Ultima Thule

In ancient times the northernmost region of the habitable world - hence, any distant, unknown or mysterious land.

Sunday, October 03, 2004

Let's not panic

By veritas

veritas -- We doan' got no steenkin' bias!

excerpted from -- http://powerlineblog.com/archives/008037.php

So what's the story behind the Newsweak gush that the President's lead has evaporated? Simple -- an agenda. Let's look at some facts they don't quite want to make obvious.

This from powerline blog --

"Rasmussen shows the President continuing to enjoy a three-point lead. Among his respondents, 6% say they changed their vote as a result of the debate--3% now voting for Kerry, 2% for Bush, and one percent now undecided."

"The Democrats' strategy is to dominate the mainstream media with headlines about Kerry's big win and consequent comeback in the polls; they will portray momentum as being all on their side, with Kerry's many campaign blunders forgotten."

But what about the poll itself? Powerline goes on --

"[Powerline] Reader Meg Kreikemeier points out that according to RealClearPolitics, Newsweek's most recent poll included 345 Republicans, 364 Democrats and 278 independents. This compares to Newsweek's published data for their most recent prior poll, which showed President Bush with a comfortable lead: 391 Republicans, 300 Democrats and 270 independents. Yes, if you drop 46 Republicans and add 64 Democrats, you will get considerably better results for the Democratic nominee.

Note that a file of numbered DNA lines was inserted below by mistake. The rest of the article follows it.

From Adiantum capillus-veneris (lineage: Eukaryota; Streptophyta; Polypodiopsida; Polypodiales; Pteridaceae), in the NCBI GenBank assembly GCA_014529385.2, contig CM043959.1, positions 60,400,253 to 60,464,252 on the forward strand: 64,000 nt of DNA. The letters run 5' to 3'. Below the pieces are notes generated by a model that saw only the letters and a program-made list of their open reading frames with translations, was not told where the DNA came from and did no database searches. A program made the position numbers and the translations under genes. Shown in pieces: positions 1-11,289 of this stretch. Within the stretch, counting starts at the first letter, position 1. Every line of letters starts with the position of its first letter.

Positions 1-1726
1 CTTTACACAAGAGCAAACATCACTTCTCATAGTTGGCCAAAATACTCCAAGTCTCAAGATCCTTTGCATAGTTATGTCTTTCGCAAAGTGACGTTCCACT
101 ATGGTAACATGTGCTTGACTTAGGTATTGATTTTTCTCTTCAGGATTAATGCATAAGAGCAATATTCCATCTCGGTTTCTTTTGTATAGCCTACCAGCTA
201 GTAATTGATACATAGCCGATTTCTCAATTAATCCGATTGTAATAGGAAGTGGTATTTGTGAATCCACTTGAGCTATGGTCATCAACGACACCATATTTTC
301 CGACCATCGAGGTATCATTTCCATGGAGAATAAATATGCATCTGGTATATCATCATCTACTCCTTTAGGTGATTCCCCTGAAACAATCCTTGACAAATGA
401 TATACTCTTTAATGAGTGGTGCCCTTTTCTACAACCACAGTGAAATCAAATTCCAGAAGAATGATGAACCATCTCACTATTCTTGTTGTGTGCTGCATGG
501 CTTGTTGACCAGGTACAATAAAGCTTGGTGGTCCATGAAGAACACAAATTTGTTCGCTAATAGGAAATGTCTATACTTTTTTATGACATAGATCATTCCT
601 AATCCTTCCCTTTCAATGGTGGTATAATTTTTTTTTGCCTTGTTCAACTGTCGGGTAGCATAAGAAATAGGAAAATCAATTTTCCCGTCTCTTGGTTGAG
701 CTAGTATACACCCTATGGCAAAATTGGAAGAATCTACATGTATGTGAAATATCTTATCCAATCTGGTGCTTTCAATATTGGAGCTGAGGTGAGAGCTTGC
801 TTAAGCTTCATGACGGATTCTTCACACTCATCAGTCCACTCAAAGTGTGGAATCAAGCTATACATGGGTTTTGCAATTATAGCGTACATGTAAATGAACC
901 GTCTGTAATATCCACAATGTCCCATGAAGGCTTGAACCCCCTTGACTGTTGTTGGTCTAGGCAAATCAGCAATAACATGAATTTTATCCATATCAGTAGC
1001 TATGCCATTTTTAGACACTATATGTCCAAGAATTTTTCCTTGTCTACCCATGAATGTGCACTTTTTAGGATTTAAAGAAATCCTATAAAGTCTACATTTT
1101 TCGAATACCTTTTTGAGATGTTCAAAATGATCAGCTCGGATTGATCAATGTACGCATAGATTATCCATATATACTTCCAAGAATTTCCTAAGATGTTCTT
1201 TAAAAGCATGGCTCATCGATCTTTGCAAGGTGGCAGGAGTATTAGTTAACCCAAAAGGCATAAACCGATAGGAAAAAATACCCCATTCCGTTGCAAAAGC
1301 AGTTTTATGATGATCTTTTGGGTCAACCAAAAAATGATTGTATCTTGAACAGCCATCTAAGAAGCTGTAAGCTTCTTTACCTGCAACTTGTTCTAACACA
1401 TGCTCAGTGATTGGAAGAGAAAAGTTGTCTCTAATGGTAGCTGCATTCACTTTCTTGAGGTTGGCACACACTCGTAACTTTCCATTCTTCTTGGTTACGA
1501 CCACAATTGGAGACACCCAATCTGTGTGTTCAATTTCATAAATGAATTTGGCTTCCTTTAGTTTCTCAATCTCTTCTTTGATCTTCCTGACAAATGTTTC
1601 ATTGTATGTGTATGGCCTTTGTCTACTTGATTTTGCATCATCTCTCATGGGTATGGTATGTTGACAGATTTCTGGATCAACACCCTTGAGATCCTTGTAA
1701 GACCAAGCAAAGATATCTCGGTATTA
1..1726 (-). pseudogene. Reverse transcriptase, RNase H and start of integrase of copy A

[emphasis added by veritas]

"This is a good reminder of why poll data always need to be taken with a grain of salt, especially until you see the underlying data."

Amen, Brother! Tell it!
Back to powerline for a recap --

"HINDROCKET adds: Dafydd ab Hugh weighs in: 'Newsweek's sample had almost 41% Republicans last time but only 35% this time, and only 31% Democrats last time vs. 37% Democrats this time.' "

As a matter of principle, how can a "news" organization take a poll whose make-up is so vastly different, and claim the result [which OBVIOUSLY follows the poll's population change] reflects the overall voting population? [Yes, that was rhetorical.]

So, dear reader -- chill!
And remember, polling headlines are what they WANT you to think.


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